Standing up for home, from the Yare to the Volta

This year's Shine! winner has used her time in the UK to aid her country. John Morgan reports

April 29, 2010

Studying international development on a leafy campus in Norwich set one student on a £100,000 fundraising mission to help farmers in her home country of Burkina Faso to grow food on land parched by climate change.

Rose Marie Melissa Ilboudo, an undergraduate at the University of East Anglia, was named International Student of the Year at the British Council's International Student Awards - known as Shine! - last week.

Her "letter home" describing her experiences of living and studying in the UK was judged to be the best and most inspiring by a panel of representatives from the British Council, the National Union of Students, the UK Council for International Student Affairs, the Department for Business, Innovation and Skills and Times Higher Education.

Ms Ilboudo, who is from the Burkinabe capital of Ouagadougou, raised £100,000 for two non-governmental organisations that train farmers in the West African country to maximise scarce water supplies.

Coming to the UK - first to study English in London - was a shock for the 24-year-old.

Challenges such as negotiating the Tube and dealing with identical- looking houses resulted in her getting lost on her second day.

"It was a completely different world," Ms Ilboudo said. "First London rush hours, then moving to Norwich. I thought: 'It's so quiet here. But it's nice - I will get used to it.'"

Her "letter home" - written in just one hour after she found out about the awards with the deadline looming - says: "As we are from a poor country, I felt that studying development is important for us as Africans.

"I am hoping to be (one) of the people who will help in making a change in Africa."

At UEA, Ms Ilboudo began volunteering with Christian Aid, delivering presentations on the effects of climate change in Burkina Faso that impressed Eldred Willey, the charity's area coordinator.

She highlighted the work of two NGOs, Reseau Marp and ODE, in training farmers in water-conservation techniques and micro-irrigation methods, which dispense water drop by drop.

The groups also provide resilient crop varieties that can cope with shorter rainy seasons.

Ms Ilboudo said climate change had brought more droughts and floods to Burkina Faso, damaging the country's main economic activity - agriculture.

"Agricultural production this year declined by about 10 per cent," she added. "These are things that people are actually living through. In these cases, food becomes expensive."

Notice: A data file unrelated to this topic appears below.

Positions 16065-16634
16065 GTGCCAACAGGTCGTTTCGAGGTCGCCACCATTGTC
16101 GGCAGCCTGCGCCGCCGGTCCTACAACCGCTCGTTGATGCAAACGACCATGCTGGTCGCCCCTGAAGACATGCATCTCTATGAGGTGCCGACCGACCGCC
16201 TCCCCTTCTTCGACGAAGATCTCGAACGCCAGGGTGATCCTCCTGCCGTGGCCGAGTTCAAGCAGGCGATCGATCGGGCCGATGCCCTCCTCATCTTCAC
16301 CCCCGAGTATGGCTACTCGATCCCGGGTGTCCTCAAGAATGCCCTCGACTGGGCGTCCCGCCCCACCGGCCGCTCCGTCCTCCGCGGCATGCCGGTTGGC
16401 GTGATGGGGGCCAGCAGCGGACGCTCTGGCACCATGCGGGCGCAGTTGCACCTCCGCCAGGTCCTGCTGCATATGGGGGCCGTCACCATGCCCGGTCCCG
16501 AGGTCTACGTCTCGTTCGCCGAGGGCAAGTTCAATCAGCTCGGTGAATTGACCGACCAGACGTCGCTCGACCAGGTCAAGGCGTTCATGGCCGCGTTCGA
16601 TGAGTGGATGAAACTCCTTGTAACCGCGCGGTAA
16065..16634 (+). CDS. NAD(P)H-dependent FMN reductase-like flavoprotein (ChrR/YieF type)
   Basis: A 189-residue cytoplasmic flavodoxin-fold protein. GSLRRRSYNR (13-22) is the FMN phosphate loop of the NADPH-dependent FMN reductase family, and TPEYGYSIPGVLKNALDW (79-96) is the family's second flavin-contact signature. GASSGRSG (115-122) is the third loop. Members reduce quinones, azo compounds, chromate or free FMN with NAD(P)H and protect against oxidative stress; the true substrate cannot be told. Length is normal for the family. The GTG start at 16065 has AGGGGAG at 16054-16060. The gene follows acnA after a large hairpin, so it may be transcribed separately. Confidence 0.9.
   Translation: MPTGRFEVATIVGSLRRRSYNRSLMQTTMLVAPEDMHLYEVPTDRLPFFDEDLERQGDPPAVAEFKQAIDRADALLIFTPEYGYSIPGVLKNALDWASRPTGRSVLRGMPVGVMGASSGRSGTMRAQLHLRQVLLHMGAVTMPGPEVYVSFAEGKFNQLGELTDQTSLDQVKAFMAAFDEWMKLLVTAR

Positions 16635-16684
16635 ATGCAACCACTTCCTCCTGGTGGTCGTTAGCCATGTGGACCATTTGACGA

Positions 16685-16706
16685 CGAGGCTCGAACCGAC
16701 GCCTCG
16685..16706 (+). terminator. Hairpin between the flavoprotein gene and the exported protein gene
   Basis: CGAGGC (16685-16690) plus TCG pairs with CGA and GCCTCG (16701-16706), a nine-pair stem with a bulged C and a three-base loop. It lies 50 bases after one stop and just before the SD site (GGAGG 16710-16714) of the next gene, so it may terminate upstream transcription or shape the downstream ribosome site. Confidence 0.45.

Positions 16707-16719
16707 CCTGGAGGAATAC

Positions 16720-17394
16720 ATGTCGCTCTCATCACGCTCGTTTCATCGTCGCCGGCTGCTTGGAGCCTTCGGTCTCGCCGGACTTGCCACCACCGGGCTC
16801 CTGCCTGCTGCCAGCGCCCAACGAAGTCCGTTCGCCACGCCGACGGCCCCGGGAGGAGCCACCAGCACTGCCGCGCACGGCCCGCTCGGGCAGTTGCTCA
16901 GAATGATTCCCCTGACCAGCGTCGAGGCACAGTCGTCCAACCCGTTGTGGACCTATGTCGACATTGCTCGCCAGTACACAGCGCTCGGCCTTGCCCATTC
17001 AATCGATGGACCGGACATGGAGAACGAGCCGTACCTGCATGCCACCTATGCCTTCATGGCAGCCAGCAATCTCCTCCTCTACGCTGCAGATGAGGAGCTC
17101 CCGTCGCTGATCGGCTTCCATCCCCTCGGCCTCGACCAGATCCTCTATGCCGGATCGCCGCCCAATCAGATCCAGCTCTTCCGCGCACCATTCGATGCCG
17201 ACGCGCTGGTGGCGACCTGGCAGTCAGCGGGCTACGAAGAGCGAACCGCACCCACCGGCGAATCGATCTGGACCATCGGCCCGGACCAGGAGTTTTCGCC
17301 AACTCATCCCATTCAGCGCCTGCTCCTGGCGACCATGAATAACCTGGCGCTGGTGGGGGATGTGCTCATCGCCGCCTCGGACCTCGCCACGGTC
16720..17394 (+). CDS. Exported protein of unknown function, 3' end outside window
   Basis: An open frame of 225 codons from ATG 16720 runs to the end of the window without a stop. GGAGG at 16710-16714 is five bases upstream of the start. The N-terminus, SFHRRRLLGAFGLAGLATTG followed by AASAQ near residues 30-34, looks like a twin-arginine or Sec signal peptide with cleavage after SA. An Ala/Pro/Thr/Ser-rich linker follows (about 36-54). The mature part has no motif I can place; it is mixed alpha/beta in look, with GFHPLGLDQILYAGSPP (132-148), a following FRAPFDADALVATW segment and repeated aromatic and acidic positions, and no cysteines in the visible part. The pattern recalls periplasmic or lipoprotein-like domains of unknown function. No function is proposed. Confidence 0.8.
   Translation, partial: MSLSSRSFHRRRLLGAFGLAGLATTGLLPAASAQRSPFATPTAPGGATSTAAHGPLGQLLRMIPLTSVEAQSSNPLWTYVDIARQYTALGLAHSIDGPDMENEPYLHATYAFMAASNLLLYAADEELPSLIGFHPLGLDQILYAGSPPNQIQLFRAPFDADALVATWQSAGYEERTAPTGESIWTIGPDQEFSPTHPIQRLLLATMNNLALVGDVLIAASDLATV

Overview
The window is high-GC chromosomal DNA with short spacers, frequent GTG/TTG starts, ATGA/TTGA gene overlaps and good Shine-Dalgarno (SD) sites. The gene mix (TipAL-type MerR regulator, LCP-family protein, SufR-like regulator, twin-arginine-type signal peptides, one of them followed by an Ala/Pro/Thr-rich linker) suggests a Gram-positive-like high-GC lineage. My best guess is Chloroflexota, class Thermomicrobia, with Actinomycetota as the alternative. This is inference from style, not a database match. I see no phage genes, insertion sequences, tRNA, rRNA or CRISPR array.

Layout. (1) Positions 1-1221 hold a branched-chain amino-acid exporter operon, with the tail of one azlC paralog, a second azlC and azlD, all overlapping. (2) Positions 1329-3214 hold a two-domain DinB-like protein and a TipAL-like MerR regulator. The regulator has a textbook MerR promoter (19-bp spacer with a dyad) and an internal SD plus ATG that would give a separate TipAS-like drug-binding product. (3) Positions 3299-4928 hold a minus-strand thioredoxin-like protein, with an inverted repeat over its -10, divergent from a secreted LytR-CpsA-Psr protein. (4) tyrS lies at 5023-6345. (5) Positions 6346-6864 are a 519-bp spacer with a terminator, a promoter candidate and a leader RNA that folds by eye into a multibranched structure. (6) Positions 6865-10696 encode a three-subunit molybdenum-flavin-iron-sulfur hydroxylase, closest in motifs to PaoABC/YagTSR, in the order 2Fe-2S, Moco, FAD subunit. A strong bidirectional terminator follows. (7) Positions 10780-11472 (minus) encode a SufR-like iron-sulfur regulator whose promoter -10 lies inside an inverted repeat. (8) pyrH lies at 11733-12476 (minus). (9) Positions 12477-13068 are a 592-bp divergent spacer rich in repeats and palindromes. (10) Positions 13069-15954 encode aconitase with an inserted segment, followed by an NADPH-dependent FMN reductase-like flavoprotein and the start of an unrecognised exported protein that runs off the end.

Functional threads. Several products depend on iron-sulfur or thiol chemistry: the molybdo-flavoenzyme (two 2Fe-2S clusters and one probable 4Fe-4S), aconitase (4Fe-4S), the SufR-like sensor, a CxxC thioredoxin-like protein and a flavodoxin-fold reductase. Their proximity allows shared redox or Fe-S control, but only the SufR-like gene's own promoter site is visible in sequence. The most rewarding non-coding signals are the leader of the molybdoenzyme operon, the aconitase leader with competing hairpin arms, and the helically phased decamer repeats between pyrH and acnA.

Last year, with the help of Mr Willey and university friends, Ms Ilboudo mounted a fundraising campaign for the NGOs that included a half-marathon and a triathlon.

Within 10 months, they raised £50,000, which when added to matched funding from the European Union yielded a total of £100,000 for the NGOs.

This achievement led the Burkinabe government to invite Ms Ilboudo to the recent Copenhagen climate change conference as part of its official delegation, where she met the US president, Barack Obama.

Ms Ilboudo, who plans to return to Africa after she completes an MA in climate change and international development at UEA, has already seen the impact that the £100,000 she raised is having on 15 villages in northern Burkina Faso.

"Making the choice of studying in the UK made that dream come true," she said. "I want to stand up for my country and what I believe in."

john.morgan@tsleducation.com

A SHINING FIRST XI

A Durham University student who set up a centre in India for children with cerebral palsy was among the regional winners at the International Student Awards.

The 11 winners were chosen on the strength of self-penned stories highlighting their achievements as international students studying in the UK.

Among them was Susan Mathew, the North East regional winner, who left her husband and four children in India to study for an MA and a PhD at Durham's department of theology and religion.

When her family joined her, she was so impressed by the level of care provided to her youngest son - who has cerebral palsy - that she began to think about the challenges facing children with disabilities back home.

This led her to set up a centre in Kerala, where children with cerebral palsy receive free physiotherapy and counselling.

Yong Long Lim, from Singapore, hitchhiked from Coventry to Morocco for charity while studying at the University of Warwick. He picked up the award for the West Midlands.

Jordan Junge, the regional winner for Northern Ireland, left the US to study at Queen's University Belfast. There she gained first-hand insights into "subjects of conflict resolution and deeply divided societies" during her international politics degree.

Richard Chan, from China, went to study at Imperial College London at the age of 16, where he became president of the Chinese Society.

The regional winner for London, he organised volunteers to help in the aftermath of an earthquake in China's Sichuan province.

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